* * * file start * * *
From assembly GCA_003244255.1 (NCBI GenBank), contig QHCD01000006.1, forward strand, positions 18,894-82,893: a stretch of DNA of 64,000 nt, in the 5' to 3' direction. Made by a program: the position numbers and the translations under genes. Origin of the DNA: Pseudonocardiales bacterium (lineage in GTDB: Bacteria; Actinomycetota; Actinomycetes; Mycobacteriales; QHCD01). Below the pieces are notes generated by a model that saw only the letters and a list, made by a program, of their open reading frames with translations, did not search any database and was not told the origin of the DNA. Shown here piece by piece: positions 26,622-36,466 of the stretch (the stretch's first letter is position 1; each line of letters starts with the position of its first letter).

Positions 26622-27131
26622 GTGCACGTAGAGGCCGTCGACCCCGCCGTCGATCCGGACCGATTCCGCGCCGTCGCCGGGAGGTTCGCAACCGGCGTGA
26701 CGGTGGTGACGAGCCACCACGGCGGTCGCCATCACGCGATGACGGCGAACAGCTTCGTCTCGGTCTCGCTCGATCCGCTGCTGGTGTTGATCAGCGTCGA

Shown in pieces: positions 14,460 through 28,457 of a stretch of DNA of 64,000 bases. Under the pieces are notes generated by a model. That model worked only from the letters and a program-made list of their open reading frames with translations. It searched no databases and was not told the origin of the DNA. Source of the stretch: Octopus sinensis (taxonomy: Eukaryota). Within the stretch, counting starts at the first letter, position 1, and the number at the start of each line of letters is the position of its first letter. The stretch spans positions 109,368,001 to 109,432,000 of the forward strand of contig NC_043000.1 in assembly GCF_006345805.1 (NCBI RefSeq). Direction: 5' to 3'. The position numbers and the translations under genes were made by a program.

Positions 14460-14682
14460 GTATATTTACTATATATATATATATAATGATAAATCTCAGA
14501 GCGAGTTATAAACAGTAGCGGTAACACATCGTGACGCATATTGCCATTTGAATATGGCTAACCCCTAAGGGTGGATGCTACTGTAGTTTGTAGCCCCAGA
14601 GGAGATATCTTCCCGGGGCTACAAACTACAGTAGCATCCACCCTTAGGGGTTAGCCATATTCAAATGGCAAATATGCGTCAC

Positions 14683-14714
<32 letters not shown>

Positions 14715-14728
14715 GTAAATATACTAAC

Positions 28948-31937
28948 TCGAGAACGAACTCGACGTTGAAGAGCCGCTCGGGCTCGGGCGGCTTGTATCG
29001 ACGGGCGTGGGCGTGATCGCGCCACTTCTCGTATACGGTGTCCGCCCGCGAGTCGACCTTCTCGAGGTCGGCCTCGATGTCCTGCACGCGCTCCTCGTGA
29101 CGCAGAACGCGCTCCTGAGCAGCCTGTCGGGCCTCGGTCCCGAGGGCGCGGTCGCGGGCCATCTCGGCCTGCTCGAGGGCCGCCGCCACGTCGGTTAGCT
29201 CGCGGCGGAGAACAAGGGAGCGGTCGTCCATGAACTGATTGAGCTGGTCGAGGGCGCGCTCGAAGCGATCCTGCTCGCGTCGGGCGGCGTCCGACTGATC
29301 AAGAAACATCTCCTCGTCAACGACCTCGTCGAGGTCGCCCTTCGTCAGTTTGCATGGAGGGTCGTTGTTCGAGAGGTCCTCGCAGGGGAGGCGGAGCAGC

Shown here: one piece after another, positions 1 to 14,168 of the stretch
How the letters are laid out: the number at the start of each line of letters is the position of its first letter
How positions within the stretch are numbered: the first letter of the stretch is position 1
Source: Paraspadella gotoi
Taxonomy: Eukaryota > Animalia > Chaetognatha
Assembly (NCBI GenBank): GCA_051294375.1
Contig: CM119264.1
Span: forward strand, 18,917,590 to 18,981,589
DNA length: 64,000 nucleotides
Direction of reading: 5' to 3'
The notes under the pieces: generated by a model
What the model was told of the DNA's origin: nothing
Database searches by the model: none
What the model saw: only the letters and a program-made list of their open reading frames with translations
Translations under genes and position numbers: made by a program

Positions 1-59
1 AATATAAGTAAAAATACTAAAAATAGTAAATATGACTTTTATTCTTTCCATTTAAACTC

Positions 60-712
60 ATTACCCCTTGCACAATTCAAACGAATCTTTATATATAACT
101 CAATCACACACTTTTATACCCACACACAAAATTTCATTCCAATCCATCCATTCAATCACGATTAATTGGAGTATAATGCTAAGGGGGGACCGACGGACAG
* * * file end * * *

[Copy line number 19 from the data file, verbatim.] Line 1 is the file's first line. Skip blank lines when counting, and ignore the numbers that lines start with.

29301 AAGAAACATCTCCTCGTCAACGACCTCGTCGAGGTCGCCCTTCGTCAGTTTGCATGGAGGGTCGTTGTTCGAGAGGTCCTCGCAGGGGAGGCGGAGCAGC